Activity during June-July 2021. Low-level background tremor continued with frequent volcanic earthquakes, low-frequency earthquakes, and volcanic tremor. Gas-and-steam emissions during June rose as high as 2.5 km above the Main Crater and gradually increasing SO2 emissions reached a maximum of 14,326 t/d on 28 June. Peak measurements coincided with periods of vigorous upwelling at the Main Crater Lake; the upwelling was continuous from 1800 on 9 June to 1000 on 10 June, producing gas-and-steam plumes that rose 1.5 km and drifted mainly NW. Stronger gas-and-steam plumes were also reported, beginning on 28 June, rising as high as 3 km and drifting SW, SE, and NNW. Voggy conditions were also reported impacting the NE and E lakeshore communities; some of the residents reported adverse effects as a result.
On 1 July at 1516 a dark gray phreatomagmatic plume rose 1 km above the lake, continuing for about 5 minutes, prompting PHIVOLCS to raise the Volcano Alert Level from 2 to 3 at 1537 (figure 22). The explosion followed strong SO2 emissions on 28 June and 1 July (14,241 and 13,287 t/d, respectively). According to the Philippine Coast Guard, authorities evacuated residents in Banyaga, Bilibinwang, Gulod, Boso-boso, and Lakeshore Bugaan East due to the rise in the VAL. Successive phreatomagmatic events lasting no longer than two minutes each were detected at 1826, 1921, 1941, and 2020, producing jetted plumes 200 m above the Main Crater Lake. During 1-2 July the seismic network detected twenty-nine volcanic earthquakes, which included one explosion, twenty-two low-frequency earthquakes, and two volcanic tremors. Vog was also observed over the volcano and in the surrounding area. On 2 July a series of three short phreatomagmatic bursts occurred at 1025, 1047, and 1101, producing jetted plumes that rose 100 m above the Main Crater Lake. SO2 emissions remained high on 3 July with an average of 14,699 t/d. A PHIVOLCS volcano advisory issued on 4 July at 1615 reported markedly high sulfur dioxide emissions with an average of 22,628 t/d, following 26 strong and very shallow low-frequency volcanic earthquakes below the E part of the island. Lake upwelling persisted during 5-6 July with steam-and-gas plumes rising 2.5-3 km. Sulfur dioxide emissions averaged 5,299 t/d on 5 July. A DROMIC (Disaster Response Operations Monitoring and Information Center) report stated that 3,027 people were in 20 evacuation centers, and 2,759 people were in private residences by 6 July.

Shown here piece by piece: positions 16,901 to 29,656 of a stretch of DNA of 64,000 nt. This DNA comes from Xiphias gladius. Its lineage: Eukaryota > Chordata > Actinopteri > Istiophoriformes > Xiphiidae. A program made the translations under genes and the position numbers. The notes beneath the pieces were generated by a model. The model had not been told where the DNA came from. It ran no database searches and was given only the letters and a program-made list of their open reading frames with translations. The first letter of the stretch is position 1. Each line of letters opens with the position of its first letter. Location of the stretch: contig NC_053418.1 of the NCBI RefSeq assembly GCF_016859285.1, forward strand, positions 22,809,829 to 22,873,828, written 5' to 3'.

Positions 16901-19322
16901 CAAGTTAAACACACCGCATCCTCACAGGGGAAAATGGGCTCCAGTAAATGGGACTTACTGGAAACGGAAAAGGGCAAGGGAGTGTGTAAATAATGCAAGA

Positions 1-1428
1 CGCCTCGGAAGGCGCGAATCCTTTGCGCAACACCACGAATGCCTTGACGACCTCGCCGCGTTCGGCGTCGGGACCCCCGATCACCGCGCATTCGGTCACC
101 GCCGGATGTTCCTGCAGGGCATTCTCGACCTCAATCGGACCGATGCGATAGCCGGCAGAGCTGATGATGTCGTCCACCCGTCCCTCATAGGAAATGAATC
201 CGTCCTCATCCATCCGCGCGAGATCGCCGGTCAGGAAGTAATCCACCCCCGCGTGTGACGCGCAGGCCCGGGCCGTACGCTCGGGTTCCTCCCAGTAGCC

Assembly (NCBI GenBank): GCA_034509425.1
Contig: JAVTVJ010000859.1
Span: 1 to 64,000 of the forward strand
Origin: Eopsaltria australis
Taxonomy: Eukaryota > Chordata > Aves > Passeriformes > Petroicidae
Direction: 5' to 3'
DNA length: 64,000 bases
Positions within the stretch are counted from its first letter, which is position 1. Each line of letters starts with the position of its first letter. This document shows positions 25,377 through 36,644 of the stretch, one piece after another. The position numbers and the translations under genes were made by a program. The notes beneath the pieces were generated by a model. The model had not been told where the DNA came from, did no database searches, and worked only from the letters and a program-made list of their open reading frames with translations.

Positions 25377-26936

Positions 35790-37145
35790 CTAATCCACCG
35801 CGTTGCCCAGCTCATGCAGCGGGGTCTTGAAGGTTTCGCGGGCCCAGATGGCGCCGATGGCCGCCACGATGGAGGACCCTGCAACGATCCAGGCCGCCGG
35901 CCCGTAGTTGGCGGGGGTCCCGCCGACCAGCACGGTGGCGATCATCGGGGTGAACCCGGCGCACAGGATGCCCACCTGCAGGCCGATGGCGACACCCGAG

|Figure 22. Webcam image of the phreatomagmatic plume rising above Taal on 1 July at 1516. Courtesy of PHIVOLCS.|
A series of five phreatomagmatic bursts were detected at 0847, 0915, 0926, 1156, and 2141 on 7 July, producing jetted plumes that rose 700 m above the Main Crater Lake; in addition, a brief event at 1718 on the same day produced a gray plume that rose 300 m high and drifted SE. On 8 July another series of five short phreatomagmatic bursts were detected at 0647, 0606, 0921, 0950, and 0259 on 9 July that produced jetted plumes that rose 200 m above the Main Crater Lake. High levels of SO2 emissions continued to be recorded, rising 1.2 km above the Main Crater and drifting NW, and averaging 6,095 t/d on 8 July. According to a DROMIC report, 10,408 people were in evacuation centers or private residences by 12 July. On 14 July an SO2 plume rose 1.8 km above the crater and drifted SW.